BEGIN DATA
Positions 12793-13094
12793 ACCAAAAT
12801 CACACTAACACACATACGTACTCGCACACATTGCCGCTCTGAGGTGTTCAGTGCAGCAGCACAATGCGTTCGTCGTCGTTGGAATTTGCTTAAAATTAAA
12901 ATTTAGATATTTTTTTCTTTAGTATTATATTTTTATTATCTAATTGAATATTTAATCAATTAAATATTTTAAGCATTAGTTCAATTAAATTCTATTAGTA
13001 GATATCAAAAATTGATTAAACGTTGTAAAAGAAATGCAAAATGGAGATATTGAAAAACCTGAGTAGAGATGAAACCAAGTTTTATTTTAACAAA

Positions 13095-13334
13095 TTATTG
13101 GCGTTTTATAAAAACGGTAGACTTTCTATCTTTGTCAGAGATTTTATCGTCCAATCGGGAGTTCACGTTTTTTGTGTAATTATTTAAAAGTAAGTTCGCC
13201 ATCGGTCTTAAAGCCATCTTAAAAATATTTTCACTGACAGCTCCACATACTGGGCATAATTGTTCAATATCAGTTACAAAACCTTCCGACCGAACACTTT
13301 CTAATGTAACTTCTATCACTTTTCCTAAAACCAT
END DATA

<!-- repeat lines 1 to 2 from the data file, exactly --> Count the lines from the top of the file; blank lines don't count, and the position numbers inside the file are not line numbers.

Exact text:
Positions 12793-13094
12793 ACCAAAAT